Garments not staying? Spirit gum is your friend. Use carpet tape or toupee tape works really well to hold garments up or on, even if you are someone who sweats a lot. Regular eyelash adhesive is good for adhering acrylic gems to your body.
Make sure your costume fits you. Don’t stretch it. Get the next size up. If it’s pinching, it’s no good. Knowing your clothing will not be falling down or askew will keep you comfortable, and your comfort will show.
Attitude and accessories are key to pulling off cosplay. Jo Jo added, “What works for you is what works.” It’s all about attitude. “If you feel it looks amazing, then it is amazing,” she says.
“The good cosplay for any size is the one made with love.”
If you’re looking for accessories, Seattle stores Display & Costume and Pacific Northwest Costume have good selection of latex. Every major city has a store for theatrical productions. You’ll find make-up, spirit gums, things for appendages, a lot of fake blood, and stuff like that.
Make-up is usually key to cosplay success. Buy your make-up from the store for theatrical productions, not Halloween make-up. The lighting store for theatrical productions will likely have a make-up section that is well-suited for cosplay needs, better than regular or Halloween make-up. It may be more expensive, but it should last a long time.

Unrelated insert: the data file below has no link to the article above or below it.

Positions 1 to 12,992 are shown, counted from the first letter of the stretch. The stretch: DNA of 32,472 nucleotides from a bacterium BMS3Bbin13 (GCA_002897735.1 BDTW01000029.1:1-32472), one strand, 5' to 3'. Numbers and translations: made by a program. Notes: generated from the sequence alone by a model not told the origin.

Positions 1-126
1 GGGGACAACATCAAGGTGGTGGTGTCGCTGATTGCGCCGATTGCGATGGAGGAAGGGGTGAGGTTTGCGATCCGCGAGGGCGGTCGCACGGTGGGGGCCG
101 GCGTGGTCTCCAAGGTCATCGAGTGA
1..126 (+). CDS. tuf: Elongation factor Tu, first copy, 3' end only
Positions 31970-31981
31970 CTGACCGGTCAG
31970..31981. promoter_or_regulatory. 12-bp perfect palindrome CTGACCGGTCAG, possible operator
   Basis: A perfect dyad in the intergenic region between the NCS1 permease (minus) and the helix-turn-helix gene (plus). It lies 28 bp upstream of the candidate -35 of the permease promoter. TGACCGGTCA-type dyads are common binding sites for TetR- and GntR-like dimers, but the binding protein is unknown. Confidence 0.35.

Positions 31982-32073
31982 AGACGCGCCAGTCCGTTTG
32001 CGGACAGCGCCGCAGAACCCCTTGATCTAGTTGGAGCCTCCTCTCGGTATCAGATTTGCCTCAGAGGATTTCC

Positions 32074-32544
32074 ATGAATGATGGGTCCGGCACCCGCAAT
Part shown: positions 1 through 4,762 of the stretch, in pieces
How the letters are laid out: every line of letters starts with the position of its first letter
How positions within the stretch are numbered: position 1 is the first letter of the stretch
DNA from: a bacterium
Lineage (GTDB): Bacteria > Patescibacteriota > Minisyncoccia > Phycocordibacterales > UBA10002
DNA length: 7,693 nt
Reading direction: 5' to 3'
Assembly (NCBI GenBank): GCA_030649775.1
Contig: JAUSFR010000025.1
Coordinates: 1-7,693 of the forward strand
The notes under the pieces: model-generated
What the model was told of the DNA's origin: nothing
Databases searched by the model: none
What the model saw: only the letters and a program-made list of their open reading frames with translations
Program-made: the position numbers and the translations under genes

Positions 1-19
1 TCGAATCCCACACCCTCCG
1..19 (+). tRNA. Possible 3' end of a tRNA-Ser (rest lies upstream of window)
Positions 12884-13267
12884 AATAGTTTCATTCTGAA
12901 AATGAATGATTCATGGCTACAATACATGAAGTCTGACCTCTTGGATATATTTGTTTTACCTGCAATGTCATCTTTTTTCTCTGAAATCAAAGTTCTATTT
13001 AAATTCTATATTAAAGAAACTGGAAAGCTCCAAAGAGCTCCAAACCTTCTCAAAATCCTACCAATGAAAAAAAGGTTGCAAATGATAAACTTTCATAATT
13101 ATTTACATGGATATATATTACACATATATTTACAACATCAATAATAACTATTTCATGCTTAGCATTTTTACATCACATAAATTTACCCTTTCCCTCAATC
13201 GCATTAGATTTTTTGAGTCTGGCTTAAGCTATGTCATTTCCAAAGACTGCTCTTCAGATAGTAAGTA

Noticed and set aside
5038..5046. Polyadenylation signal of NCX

Wolfcat went on to caution about body paint. Many cosplay places recommend watering down acrylic paint and using it as body paint. Don’t do that, she says. Why not? 1. It will clog your pores more, so it is less healthy for you. 2. It will streak. 3. It will rub off even easier on other people. If you rub up against another cosplayer, who spent hundreds of hours on their costume, and smear it with something nearly impossible to get off, they won’t be happy.